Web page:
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Let $\{a_n\}$ be a non-decreasing sequence of positive integers. For any positive integer $k,$ there are exactly $k$ terms in the sequence equal to $k.$ Let $S_n$ be the sum of first $n$ terms. How many prime numbers are there in the set $\{S_1,S_2,\ldots\}?$


My initial thought was to find a pattern of sorts, so I got \begin{align*} S_1 &= 1 \\ S_2 &= 3 \\ S_3 &= 5 \\ S_4 &= 8 \\ S_5 &= 11 \\ S_6 &= 14 \\ S_7 &= 18 \\ S_8 &= 22 \\ & \vdots \\ \end{align*} I noticed that after a certain $S_n,$ all the numbers seemed to be composite no matter what. However, I wasn't quite sure how to prove this, so can somebody help me?

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    $\begingroup$ If I understand correctly we have the sequence $(1,2,2,3,3,3,4,4,4,4,5,5,5,5,5, 6, \dotso)$. Then $S_1=1$, $S_2=3$, $S_3=5$, $S_4=8$ and so on. How do you get your $S_n$? $\endgroup$
    – Cornman
    Nov 29, 2020 at 4:06
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    $\begingroup$ Your sequence is simply $S_n = $ the sum of the first $n$ squares, which is well known to equal $n(n+1)(2n+1)/6$. In particular, $S_n$ is automatically composite once $n\ge7$. $\endgroup$ Nov 29, 2020 at 4:07
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    $\begingroup$ @GregMartin : $3$ and $8$ and $11$ and $18$ and $22$ are not the sum of the first $n$ squares, for any value of $n. \qquad$ $\endgroup$ Nov 29, 2020 at 4:15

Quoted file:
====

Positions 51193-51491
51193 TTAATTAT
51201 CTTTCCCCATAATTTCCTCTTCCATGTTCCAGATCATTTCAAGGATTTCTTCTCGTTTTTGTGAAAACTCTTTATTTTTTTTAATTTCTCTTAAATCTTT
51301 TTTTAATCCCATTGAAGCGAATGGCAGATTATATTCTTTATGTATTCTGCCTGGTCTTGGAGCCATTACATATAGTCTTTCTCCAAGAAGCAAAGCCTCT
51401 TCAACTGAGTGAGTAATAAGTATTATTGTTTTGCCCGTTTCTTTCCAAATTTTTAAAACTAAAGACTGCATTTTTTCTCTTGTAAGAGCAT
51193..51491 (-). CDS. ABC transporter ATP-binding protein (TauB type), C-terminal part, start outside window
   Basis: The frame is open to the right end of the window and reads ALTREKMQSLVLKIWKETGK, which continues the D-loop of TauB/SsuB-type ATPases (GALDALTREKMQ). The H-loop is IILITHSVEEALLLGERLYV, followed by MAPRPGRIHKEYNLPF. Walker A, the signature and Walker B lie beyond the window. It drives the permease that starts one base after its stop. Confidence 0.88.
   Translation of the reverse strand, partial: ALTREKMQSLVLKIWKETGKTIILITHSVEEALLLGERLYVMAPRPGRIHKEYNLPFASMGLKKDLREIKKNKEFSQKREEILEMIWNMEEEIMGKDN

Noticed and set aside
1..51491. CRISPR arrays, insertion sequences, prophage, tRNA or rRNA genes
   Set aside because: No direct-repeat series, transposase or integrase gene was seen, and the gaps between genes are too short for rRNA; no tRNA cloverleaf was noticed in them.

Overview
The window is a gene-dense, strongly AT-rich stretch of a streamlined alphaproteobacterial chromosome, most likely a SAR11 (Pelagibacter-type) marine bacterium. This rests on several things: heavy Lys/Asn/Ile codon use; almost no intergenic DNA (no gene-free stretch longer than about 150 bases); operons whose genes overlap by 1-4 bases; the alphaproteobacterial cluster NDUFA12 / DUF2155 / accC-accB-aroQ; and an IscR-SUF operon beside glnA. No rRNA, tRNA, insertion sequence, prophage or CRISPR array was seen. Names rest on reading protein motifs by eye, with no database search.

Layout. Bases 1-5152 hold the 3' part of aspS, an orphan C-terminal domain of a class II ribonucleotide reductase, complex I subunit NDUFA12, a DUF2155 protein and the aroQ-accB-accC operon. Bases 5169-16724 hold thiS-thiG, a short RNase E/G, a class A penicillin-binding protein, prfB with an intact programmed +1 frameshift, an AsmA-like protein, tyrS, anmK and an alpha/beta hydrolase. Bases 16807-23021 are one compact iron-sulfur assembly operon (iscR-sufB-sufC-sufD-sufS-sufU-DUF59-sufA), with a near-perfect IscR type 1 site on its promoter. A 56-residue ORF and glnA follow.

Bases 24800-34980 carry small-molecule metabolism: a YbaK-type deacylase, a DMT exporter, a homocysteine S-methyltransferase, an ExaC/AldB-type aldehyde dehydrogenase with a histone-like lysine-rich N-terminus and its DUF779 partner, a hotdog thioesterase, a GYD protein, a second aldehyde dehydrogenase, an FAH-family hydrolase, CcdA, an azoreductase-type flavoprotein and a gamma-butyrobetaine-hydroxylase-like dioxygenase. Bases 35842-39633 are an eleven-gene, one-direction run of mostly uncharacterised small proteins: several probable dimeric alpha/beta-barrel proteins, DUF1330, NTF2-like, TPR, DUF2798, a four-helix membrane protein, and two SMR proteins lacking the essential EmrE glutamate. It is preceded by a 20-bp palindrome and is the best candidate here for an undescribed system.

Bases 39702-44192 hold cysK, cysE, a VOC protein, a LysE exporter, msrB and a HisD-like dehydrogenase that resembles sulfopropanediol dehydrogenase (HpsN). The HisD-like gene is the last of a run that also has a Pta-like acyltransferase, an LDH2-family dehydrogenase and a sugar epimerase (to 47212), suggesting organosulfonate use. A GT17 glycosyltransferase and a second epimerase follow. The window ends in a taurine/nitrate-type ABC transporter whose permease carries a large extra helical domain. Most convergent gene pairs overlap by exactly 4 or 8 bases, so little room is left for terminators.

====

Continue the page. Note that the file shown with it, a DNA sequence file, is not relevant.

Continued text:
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    $\begingroup$ @Greg Martin, while you are correct in your conclusion, $S_n$ is not the sum of the first $n$ squares; $S_{n(n+1)/2}$ is. $\endgroup$
    – Tbw
    Nov 29, 2020 at 4:17
  • $\begingroup$ @GregMartin I get your logic, but I don't quite see how it helps to solve the problem. $\endgroup$ Nov 29, 2020 at 4:45

2 Answers 2

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Since the sequence was modified, the hint in the comment must be modified as well.

The $\dfrac {n(n+1)}2$-th term of the sequence is given by $\dfrac {n(n+1)(2n+1)}6$.

From this term to the $\dfrac {(n+1)(n+2)}2$-th term, the terms are given by $$\dfrac {n(n+1)(2n+1)}6 + k(n+1)=\frac {n+1}6(2n^2+n+6k)$$ for some integer $k$.

Since the above expression is always an integer, it cannot be prime for $n+1 >6$.

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Because the sequence is $(1,2,2,3,3,3,4,4,4,4,5,5,5,5,5,6,…)$, the sum up to the end of a run of the same number is $$S_{n(n+1)/2} = \frac{n(n+1)(2n+1)}{6}$$ which must be an integer. Therefore, the terms on the top of the fraction must contain a 2 and a 3 in their factorizations.

After $S_{n(n+1)/2}$, the following terms of $S$ are additions of $n+1$. If $n+1$ did not contribute in giving a 2 or a 3 to the fraction, then $n+1$ is a factor of each successive term, proving they are all composite. If it contributed a 2, then $(n+1)/2$ is a factor. A similar factor is found if it contributed a 3 or a 6. This proves that each term is composite whenever these factors are not equal to 1 or $n+1 \neq 1,2,3,6$. So one need only compute up to $S_{21}$.

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